The army has itself within the political and economic structure of society, making it seem an indispensable element of society and politics in the eyes of most Egyptians. The role it has carved out in society enabled it to consolidate political control, and still does. Over 40% of the economy has been controlled by the army for decades, at all levels of business, enterprise, and society. It even controls work and services related to Egypt‟s education system and child-care programs.
This political behemoth, working in tandem with the monopoly it has carved out for itself in society, has made the army almost untouchable in all aspects of public and political life, with a clear endorsement from the majority of the public over the course of several decades, especially since 1952. If they don‟t have a political interest in backing the armed forces, they often certainly have self-interest. As Zollner simply put it, “A strong Army means jobs to many Egyptians.” Few in Egypt, especially when 40% of the population isn’t fully literate, and many are below the poverty line, will want to bite the hand constantly feeding them.
Even politicians such as Mubarak and Morsi, huge power-houses in their own right (the former in the National Democratic Party and the latter in the Freedom and Justice Party), were completely unable to challenge the military monopoly. Morsi‟s decision to have his administration take the side of the opposition in the Syrian Civil War, and attempt to grant his office stronger political powers culminated in the army abandoning him and staging a coup. The military leaders were no doubt concerned that $2bn of US aid would cease to flow into the coffers if Egypt destabilised the region‟s fragile peace, especially since the army is being “essentially paid” (and has been since 1978, when Sadat made peace with Israel) to help maintain regional peace. The army’s long-standing, remuneratively neutral regional stance seemed threatened by such a bold move, and this was a “tipping point” for them.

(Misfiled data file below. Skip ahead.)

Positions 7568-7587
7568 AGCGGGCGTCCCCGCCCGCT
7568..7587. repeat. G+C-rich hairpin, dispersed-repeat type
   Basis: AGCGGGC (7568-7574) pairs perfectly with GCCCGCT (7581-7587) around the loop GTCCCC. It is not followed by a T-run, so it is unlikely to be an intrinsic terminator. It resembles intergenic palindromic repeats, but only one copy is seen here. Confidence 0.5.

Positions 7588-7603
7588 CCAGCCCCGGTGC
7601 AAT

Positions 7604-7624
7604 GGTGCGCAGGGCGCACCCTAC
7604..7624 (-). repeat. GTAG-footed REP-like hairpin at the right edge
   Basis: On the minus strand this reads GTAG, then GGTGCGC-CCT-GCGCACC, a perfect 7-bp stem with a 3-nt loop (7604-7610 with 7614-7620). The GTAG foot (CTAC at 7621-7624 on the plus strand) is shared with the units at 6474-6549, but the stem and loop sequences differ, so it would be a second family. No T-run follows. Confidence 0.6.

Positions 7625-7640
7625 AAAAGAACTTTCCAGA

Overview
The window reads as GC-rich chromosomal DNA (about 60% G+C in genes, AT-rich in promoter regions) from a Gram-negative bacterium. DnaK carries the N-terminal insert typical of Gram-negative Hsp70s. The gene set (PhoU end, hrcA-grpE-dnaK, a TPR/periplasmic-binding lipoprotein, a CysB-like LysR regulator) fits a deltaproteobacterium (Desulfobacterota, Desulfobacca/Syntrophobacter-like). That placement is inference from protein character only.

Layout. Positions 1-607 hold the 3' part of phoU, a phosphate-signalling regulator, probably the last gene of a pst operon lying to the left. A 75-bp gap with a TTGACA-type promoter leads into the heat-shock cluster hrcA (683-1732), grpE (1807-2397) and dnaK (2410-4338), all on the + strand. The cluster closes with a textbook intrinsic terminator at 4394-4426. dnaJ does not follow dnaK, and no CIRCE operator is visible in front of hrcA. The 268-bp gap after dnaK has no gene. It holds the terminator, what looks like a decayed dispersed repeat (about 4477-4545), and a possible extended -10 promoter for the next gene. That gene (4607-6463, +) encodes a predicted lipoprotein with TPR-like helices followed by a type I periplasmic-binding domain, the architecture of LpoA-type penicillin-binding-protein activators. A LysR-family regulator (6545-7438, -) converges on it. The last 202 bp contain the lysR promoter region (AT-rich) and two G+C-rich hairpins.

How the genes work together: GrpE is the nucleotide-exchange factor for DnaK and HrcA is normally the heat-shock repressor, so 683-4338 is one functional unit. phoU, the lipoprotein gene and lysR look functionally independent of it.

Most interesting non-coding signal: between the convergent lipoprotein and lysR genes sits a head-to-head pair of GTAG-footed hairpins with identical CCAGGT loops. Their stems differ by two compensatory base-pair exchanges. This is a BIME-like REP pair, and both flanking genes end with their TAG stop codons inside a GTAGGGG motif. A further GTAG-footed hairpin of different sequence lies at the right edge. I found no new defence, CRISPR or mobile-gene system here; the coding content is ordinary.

Such a questionably legal action was (at the time) backed by a large number of people, despite atrocities regularly committed by the security forces during the 2011-2012 post-Mubarak
period. The army‟s conditioning of society seemed to pay off, as millions overlooked this as a wave of patriotism swept Egypt due to the all-too familiar use of army-influenced media outlets in whipping up popular sentiment, and outwardly patriotic shows of force in the days before the coup.
Even Mubarak, a long-time ally, president since 1980, and one of their own officers (a former air force commander) was abandoned in 2011 once it became apparent that he was more liability than asset. They allowed the figurehead of the regime to be torn-down (the military‟s blatant role in Mubarak‟s apparatus of nepotism and fear was overlooked), but the body (the military and security apparatus) was still very much intact, (literally) marching its way throughout Egyptian politics and society. This event of a tyrant‟s forces turning on their commander is nothing new (as Ceausescu
and Allende discovered) but in the Egyptian context, it is a crucial in explaining the military’s role; it does its best to turn to the side which will be most beneficial to its interests. “Since 1973 the military keeps a low political profile, “tacitly guaranteeing the rule of successive, unpopular rulers, while not being visibly connected to them”. Even Sisi attempted to distance himself from the army in order to become an (ostensibly) civilian leader, which he became on June 8th 2014.